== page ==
Listen to the music your children like. Read the
lyrics and discuss them with your kids. But keep in mind that studies
have shown that many kids don't pay a lot attention to lyrics, so
don't put too much emphasis on the words of your kids favorite songs.
Broaden your kids' musical tastes by exposing
them to different kinds of music: jazz, classical, folk, country,
blues, show tunes, etc., through recording and live concerts. Show
them how the music they enjoy didn't develop in a void, but is a
culmination of many different earlier musical influences.
If your kids like music videos, watch with them
and use violent or sexist content as starting points for discussing
gender stereotyping and media violence. Talk about the role
of gender stereotyping plays in the marketing of female artists. An
examination of CD covers will help illustrate how the industry
continues to promote women artists as sex objects.
When your kids are young, you have the right to
ban music you find inappropriate from your house. Talk to your kids
about your decision and explain why you find the music objectionable.
Even if they disagree, your kids will probably respect your decision
if you explain your motivation.
Older teens will object to censorship of their
music, and they have the right to defend their viewpoint. Discuss
freedom of expression versus censorship, and try to come up with a
compromise that respects everyone's feelings.
When purchasing music for your kids, look for
Parental Advisory labels that warn of explicit lyrics. Keep in mind
that labeling is voluntary for recording companies, so you can't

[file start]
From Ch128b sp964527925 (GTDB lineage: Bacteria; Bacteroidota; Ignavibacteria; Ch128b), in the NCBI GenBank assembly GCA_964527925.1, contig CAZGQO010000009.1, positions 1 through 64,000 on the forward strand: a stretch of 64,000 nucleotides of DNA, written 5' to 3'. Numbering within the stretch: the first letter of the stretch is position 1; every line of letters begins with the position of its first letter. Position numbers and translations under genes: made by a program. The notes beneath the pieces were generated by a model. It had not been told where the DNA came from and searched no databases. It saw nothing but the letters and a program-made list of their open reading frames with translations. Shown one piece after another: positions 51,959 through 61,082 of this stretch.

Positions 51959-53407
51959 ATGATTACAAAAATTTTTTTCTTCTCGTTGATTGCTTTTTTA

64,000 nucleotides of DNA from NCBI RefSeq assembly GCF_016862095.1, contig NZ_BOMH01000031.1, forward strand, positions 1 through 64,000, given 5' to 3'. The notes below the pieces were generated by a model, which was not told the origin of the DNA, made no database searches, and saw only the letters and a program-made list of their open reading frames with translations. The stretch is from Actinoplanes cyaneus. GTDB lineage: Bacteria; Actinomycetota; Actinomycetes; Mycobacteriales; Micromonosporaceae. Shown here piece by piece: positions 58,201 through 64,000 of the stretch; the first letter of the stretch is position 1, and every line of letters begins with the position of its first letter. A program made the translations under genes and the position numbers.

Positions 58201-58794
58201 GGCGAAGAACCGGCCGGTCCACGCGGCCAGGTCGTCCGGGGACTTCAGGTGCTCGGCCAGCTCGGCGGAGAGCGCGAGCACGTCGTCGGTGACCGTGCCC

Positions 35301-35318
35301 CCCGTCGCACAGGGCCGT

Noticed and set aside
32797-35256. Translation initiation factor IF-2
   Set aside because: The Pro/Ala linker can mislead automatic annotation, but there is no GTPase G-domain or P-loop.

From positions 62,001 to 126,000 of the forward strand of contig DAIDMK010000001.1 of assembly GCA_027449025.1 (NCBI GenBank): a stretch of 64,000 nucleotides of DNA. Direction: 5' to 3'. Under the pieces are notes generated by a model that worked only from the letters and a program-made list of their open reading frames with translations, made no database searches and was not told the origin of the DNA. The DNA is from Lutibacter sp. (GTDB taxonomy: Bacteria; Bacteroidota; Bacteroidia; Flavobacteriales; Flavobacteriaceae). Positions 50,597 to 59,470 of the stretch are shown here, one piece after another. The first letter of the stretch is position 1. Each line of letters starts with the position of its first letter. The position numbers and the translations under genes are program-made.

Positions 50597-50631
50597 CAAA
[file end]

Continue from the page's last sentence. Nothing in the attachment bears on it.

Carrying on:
assume that music without a label will be appropriate for all ages.
If a CD or tape purchased by your child has
objectionable lyrics and doesn't have an advisory label, return it to
the store. Most stores have a "hassle-free" return policy if
a parent disapproves of a child's purchase.
Ask music store staff for information about
specific artists. Most music store employees are very willing to guide
parents when they choose music for their kids.
Supervise your kids' access to music on the
Internet. The music and lyrics for virtually any song can be freely
downloaded from the Internet by anyone, regardless of age. In some
cases there are even additional lyrics that have been censored in the
Canada's cable music station Much Music has
strict guidelines regarding violent content, however the highly
sexualized music videos of many artists make the station inappropriate
viewing for children and even pre-teens. Parents should also be aware
that music videos are not rated using the Canadian TV Classification
Consider buying your kids music from Walmart ,
they do not sell CD's with lewd lyrics. Wal-Mart is so powerful in the
marketplace that artists are forced to sell CD's with the bad words
changed or bleeped out. You would be shocked how your kids probably
won't even notice. If Wal-Mart sells it then its won't have
any of the 7-words you can't say.
And finally, remember when Elvis Presley shocked
your parents with his swivel hips? Or the Beatles with their long
hair? Every generation goes thru this. Now may be a good time to pull
out the old pictures of yourself with your kids and laugh.